Protecting Yourself and Others
Cover from Refugees magazine, 2000, UNHCR
I’ve managed my stress levels pretty well in the past. But we saw some really horrible things in the places where I worked. I’ve seen rotting bodies. I’ve seen people who died of dysentery and cholera in the camps. How do you process that?…That’s not the norm. We’re not prepared for that…it pushed me to my limit in terms of trying to manage those experiences while in the middle of it. As a result of those experiences I attended stress management and stress debriefing courses which helped me a lot…Heather MCLeod, Development, (World Vision International, July-Sept. 1998), p. 16
What do mission/aid workers and others who live is dangerous places need to do to survive? What types of member care resources help? This entry describes two additional resources to consider.
Keep in mind that “dangerous places” is being defined broadly. It primarily refers to physical environments marked by life-threatening hazards including war, human rights violations, poverty, and disease. It also refers to organizational environments, in which poor management/governance can wreak havoc on both staff and operational objectives. Interlaced with much of the above can be human corruption, which exploits and injures others, defined by Transparency International as the ‘abuse of entrusted power for personal gain.’ Covering up or ignoring corruption can be as lethal as the corruption itself.
Too High a Price? This landmark issue of Refugees magazine (Number 121, 2000) addresses the hard and shifting realities of life for aid workers, especially those in the United Nations. It is filled with personal stories, photos, and brief articles from around the world. Ten years after its publication, this special issue is still so relevant for workers/senders!
‘Staff safety is not a luxury but a necessary part of saving lives. Vulnerable people like refugees are most in need of assistance at the very same moment when refugee/aid workers are most exposed to personal danger.’ Paraphrase from: Refugees Magazine, Number 121, 2000 (p. 2).
Surviving War as a Caregiver is a personal account of the challenges of living in a country embroiled in war (Chechneya). The author, Paula O’Keefe, explores not only the external dangers to herself and others but also her internal world of struggles, growth, and faith. Here is an excerpt summarizing her spiritual growth, from chapter 25 of Doing Member Care Well (2002).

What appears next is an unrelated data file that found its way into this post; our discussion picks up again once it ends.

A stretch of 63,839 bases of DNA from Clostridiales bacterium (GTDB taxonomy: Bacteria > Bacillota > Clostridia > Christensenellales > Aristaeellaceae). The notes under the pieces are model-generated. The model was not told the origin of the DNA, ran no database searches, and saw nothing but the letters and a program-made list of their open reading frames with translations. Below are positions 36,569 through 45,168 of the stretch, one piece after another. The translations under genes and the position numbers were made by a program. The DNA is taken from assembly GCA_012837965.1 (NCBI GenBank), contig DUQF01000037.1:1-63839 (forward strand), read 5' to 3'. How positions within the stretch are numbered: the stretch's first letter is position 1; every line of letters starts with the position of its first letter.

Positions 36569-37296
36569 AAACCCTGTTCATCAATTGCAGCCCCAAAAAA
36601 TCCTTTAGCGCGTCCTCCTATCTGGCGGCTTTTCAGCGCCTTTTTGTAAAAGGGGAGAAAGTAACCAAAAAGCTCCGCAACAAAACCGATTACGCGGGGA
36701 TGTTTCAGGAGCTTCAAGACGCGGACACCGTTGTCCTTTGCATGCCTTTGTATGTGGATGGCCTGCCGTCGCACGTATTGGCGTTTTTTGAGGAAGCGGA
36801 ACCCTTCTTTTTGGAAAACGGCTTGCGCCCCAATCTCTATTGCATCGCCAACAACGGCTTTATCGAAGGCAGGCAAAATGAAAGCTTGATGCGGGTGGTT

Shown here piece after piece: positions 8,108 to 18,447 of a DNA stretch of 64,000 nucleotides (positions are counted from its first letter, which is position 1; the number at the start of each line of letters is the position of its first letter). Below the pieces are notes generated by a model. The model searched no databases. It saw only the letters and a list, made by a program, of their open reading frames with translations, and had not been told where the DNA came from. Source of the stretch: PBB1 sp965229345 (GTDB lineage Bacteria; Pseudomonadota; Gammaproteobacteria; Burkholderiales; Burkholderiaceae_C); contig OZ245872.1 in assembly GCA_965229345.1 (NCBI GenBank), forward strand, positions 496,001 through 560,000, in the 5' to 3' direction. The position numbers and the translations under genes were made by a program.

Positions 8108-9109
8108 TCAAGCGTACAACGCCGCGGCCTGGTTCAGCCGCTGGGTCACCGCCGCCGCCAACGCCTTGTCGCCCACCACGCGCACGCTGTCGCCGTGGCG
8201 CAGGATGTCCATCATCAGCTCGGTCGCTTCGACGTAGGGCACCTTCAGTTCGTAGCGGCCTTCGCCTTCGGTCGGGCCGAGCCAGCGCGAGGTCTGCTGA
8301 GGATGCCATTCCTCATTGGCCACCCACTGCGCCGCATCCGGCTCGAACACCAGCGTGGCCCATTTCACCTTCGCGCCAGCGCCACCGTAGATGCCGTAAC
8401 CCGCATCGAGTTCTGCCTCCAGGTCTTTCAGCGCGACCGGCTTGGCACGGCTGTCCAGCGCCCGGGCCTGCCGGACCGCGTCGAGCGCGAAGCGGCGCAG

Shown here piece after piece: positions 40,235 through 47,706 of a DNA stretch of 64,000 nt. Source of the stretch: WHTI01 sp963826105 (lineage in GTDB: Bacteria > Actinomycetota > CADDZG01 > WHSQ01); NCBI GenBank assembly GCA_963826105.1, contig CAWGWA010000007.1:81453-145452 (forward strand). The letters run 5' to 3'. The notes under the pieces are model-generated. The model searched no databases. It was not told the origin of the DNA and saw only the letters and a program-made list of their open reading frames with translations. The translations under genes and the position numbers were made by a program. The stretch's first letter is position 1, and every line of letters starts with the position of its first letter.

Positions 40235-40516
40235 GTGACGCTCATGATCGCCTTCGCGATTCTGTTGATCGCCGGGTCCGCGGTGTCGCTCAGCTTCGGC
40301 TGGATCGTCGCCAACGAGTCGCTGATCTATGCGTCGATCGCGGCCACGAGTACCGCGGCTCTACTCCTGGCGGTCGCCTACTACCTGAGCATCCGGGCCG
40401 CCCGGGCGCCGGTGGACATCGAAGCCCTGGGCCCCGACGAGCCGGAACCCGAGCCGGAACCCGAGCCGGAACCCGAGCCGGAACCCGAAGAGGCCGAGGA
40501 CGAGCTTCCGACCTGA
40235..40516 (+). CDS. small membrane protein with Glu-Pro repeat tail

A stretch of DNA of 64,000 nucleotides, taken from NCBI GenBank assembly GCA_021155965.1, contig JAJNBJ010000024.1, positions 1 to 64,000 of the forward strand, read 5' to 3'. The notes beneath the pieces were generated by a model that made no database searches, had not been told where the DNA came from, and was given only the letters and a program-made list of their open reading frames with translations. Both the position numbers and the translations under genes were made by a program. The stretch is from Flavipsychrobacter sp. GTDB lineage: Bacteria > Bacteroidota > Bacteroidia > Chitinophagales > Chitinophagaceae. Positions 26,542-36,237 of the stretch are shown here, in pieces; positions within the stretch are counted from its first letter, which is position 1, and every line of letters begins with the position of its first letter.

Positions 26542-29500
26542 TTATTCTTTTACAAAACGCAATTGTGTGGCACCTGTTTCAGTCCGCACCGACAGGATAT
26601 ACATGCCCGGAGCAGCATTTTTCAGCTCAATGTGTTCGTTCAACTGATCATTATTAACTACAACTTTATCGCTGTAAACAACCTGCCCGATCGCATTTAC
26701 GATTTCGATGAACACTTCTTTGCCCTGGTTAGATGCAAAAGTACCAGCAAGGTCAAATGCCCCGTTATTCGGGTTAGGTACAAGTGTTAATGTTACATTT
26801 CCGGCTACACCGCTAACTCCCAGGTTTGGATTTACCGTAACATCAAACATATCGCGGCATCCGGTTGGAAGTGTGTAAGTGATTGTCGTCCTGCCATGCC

“There are many things that the Lord has taught me in the past few years in working in a war zone. He has taught me the importance of spending quality time with Him, of worshipping, of taking adequate rest and looking after myself, of taking breaks and having some fun. He has shown me that I can’t do everything alone and that I need other people with whom I can be vulnerable and share my heart. I also need to have adequate support from my home church, along with a good covering…He has done much healing and refining and is teaching me to enjoy just being His [child]. I am learning to get my self-worth from who I am in Him, not from what I do” (p. 226).
Reflection and Discussion--And Leave a Comment Below
1. What is the most “dangerous place” in which you have lived? Why is/was it dangerous?
2. What did you do (or do you do) to survive in this dangerous place?
3. Briefly describe any places where corruption has seriously affected you and others.
4. List a few ways that you have spiritually grown through your experiences in dangerous places.
5. Consider how you can use the above two resources in your current setting. What parts of these resources will help you and others to stay safe and/or help protect others?